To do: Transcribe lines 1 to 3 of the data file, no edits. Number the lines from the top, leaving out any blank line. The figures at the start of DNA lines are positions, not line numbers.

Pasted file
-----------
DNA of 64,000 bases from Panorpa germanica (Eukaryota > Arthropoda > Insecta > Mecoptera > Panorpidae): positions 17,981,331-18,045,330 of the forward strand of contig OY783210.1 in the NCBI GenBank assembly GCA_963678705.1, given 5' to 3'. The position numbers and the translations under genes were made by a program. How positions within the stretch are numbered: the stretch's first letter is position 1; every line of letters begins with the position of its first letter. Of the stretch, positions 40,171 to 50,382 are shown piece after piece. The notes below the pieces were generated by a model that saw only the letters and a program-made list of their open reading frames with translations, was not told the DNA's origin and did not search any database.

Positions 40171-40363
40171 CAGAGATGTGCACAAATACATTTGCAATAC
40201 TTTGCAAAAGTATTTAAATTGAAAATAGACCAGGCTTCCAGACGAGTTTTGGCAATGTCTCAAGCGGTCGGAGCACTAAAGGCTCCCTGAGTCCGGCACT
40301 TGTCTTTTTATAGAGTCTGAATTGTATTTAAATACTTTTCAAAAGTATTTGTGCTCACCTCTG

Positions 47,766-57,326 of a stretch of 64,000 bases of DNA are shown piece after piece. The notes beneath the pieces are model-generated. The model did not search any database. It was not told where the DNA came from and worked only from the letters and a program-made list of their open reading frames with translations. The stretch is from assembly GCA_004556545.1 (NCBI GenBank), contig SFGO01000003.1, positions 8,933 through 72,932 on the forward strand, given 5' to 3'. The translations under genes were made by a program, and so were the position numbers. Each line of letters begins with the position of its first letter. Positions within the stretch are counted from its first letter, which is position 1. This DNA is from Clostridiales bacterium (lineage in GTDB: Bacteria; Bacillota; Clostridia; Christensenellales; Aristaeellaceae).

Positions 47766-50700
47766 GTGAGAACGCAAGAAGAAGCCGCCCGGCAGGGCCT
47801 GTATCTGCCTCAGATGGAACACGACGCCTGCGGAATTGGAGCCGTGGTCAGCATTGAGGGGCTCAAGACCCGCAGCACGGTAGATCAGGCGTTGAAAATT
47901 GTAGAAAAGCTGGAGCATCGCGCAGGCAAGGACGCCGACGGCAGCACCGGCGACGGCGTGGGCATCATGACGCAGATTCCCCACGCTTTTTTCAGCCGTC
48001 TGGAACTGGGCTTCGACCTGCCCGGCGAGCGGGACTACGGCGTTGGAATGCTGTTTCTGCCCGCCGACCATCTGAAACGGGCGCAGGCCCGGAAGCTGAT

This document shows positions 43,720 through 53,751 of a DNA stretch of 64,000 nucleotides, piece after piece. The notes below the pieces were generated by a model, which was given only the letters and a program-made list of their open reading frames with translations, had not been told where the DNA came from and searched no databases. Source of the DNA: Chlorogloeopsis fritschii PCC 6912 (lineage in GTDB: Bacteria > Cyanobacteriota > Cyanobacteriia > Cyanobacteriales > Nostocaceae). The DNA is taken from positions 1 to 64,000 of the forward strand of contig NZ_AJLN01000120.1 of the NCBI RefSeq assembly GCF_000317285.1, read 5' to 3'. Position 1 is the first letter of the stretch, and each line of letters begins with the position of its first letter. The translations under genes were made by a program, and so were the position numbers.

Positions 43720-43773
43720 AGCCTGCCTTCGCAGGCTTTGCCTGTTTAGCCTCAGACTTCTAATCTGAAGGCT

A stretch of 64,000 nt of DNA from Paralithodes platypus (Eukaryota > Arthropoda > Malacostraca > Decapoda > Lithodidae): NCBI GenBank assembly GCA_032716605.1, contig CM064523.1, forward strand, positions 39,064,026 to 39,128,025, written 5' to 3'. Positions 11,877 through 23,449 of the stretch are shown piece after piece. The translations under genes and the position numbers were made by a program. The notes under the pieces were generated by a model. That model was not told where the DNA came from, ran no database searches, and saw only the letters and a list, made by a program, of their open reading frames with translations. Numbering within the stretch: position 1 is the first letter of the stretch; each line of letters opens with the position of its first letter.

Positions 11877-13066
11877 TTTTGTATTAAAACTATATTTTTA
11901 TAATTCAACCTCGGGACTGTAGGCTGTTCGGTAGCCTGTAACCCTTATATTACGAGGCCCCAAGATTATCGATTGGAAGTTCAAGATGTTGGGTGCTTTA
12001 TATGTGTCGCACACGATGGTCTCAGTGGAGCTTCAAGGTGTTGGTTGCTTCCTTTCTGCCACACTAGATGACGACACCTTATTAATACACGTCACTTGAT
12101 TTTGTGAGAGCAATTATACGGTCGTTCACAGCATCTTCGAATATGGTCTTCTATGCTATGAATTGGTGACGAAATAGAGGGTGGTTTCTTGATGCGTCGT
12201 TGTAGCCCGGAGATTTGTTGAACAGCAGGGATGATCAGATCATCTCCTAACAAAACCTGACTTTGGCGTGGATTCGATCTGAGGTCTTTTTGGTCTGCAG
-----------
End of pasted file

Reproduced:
DNA of 64,000 bases from Panorpa germanica (Eukaryota > Arthropoda > Insecta > Mecoptera > Panorpidae): positions 17,981,331-18,045,330 of the forward strand of contig OY783210.1 in the NCBI GenBank assembly GCA_963678705.1, given 5' to 3'. The position numbers and the translations under genes were made by a program. How positions within the stretch are numbered: the stretch's first letter is position 1; every line of letters begins with the position of its first letter. Of the stretch, positions 40,171 to 50,382 are shown piece after piece. The notes below the pieces were generated by a model that saw only the letters and a program-made list of their open reading frames with translations, was not told the DNA's origin and did not search any database.

Positions 40171-40363
40171 CAGAGATGTGCACAAATACATTTGCAATAC